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No. A market demand curve reflects only the private benefits of those who are consuming the product. Positive externalities are benefits that spill over to third parties, so they create social benefits, and are not captured by a market (or private benefit) demand curve.


Clearly Samsung is benefiting from the investment, so the 20% increase in profits is a private benefit. If Samsung is unable to capture all of the benefit, perhaps because other companies quickly copy and produce close substitutes, then Samsung’s investment will produce social benefits.

  1. $102 million.
  2. If the interest rate is 9%, the cost of financial capital, and the firm can capture the 5% return to society, the firm would invest as if its effective rate of return is 4%, so it will invest $183 million.

When the Junkbuyers Company purchases something for resale, presumably both the buyer and the seller benefit—otherwise, they would not need to make the transaction. However, the company also reduces the amount of garbage produced, which saves money for households and/or for the city that disposes of garbage. So the social benefits are larger than the private benefits.


Government programs that either pay for neighborhood clean-up directly or that provide reduced tax payments for those who clean up or fix up their own property could be enacted. It is also easy to imagine how a city might allow its businesses to form a group that would pay for and manage neighborhood cleanup.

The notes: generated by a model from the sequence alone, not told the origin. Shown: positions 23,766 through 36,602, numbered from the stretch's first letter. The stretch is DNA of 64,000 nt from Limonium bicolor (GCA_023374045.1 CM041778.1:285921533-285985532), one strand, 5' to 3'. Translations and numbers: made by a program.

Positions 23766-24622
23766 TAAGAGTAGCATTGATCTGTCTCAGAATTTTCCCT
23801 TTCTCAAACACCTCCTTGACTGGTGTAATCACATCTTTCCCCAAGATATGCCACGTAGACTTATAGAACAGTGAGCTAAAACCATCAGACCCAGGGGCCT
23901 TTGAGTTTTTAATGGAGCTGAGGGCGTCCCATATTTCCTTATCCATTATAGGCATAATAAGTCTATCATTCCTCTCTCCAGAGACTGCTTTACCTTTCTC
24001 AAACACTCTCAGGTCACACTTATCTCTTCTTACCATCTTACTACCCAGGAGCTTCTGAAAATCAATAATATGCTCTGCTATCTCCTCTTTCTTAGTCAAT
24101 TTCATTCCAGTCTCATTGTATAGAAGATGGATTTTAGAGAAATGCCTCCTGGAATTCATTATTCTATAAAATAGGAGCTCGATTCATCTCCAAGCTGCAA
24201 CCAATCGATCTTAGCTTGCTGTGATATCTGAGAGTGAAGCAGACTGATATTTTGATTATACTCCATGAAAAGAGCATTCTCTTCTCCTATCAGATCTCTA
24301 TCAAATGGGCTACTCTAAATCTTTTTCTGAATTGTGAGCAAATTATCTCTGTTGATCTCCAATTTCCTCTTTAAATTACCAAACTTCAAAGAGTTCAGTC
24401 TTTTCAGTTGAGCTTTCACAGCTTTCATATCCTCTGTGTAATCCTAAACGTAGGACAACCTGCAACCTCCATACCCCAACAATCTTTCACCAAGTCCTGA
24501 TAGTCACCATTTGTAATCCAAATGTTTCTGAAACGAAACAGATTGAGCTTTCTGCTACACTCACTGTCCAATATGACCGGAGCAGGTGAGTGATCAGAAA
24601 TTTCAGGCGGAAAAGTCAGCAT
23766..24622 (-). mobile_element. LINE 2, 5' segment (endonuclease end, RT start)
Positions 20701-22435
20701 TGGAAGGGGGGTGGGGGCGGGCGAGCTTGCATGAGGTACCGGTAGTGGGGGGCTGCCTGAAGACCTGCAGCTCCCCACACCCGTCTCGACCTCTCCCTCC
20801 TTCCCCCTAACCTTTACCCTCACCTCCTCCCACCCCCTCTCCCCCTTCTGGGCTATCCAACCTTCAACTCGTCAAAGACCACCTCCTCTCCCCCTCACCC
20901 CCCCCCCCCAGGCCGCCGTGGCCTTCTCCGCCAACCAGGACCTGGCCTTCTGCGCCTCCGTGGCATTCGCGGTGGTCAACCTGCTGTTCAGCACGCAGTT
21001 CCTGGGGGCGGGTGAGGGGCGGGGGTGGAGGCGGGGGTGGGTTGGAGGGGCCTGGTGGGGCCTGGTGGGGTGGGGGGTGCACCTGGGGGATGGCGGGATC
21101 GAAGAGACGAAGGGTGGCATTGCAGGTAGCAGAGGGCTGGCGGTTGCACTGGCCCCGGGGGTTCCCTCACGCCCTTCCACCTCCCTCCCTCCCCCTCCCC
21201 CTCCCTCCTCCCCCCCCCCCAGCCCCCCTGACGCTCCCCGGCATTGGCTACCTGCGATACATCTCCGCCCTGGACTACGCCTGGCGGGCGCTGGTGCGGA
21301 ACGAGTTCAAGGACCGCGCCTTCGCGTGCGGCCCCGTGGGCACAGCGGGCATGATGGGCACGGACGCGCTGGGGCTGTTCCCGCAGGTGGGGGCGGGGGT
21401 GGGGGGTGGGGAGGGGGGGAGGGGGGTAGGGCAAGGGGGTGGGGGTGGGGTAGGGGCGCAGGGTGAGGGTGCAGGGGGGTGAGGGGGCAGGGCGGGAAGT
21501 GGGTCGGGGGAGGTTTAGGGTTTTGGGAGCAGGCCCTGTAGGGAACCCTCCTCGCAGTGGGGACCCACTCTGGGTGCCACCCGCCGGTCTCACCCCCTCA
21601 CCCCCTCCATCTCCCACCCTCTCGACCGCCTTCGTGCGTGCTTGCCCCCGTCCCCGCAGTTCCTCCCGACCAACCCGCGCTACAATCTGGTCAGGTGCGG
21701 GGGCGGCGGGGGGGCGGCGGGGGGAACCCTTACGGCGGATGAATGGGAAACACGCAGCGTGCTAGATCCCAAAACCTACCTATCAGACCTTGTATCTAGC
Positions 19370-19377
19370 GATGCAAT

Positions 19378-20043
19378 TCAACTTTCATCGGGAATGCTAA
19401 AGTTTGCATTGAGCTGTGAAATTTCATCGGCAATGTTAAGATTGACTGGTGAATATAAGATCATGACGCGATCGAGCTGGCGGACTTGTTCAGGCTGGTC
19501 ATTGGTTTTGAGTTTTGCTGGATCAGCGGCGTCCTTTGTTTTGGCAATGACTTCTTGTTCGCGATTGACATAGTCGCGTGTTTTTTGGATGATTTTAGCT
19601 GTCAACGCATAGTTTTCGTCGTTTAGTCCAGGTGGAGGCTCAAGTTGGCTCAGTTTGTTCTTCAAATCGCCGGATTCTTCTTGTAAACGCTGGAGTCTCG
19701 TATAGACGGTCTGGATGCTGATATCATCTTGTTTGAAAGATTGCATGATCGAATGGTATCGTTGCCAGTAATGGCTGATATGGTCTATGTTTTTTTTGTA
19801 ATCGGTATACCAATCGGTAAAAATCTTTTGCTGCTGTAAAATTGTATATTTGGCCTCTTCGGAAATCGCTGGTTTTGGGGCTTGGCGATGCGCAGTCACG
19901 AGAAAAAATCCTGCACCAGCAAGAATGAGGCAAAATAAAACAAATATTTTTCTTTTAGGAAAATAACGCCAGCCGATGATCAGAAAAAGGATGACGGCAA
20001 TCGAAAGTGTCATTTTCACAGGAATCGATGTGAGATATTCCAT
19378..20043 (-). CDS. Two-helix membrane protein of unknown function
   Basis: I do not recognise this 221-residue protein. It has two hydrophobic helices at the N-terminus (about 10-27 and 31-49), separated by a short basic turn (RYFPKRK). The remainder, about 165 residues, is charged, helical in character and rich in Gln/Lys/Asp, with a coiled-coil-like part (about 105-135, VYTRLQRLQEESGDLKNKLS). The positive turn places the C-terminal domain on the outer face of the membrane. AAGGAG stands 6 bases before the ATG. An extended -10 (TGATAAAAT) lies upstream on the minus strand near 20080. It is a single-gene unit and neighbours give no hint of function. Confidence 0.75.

Government programs that either pay for education directly or that provide loans or reduced tax payments for education could create positive spillovers. A city might allow its businesses to form a group that would coordinate business efforts with schools and local colleges and universities—allowing students to obtain real-world experience in their chosen fields and providing businesses with enthusiastic, trained workers.

  1. Once citizens are protected from crime, it is difficult to exclude someone from this protection, so it is nonexcludable.
  2. Some satellite radio services, such as SiriusXM, are sold by subscription fee, so it is excludable.
  3. Once a road is built it is difficult to exclude people, although toll roads can exclude non-payers.
  4. Primary education can be provided by private companies and so it is excludable.
  5. Companies sell cell phone service and exclude those who do not pay.
  1. Two people cannot enjoy the same slice of pizza at the same time, so private goods, such as a slice of pizza, are rivalrous.
  2. Two people cannot use one laptop at the same time, so they are rivalrous in consumption.
  3. Public radio can be heard by anyone with a radio, so many people can listen at the same time—the good is nonrivalrous.
  4. It is difficult for two people to simultaneously eat an ice cream cone, so it is rivalrous in consumption.
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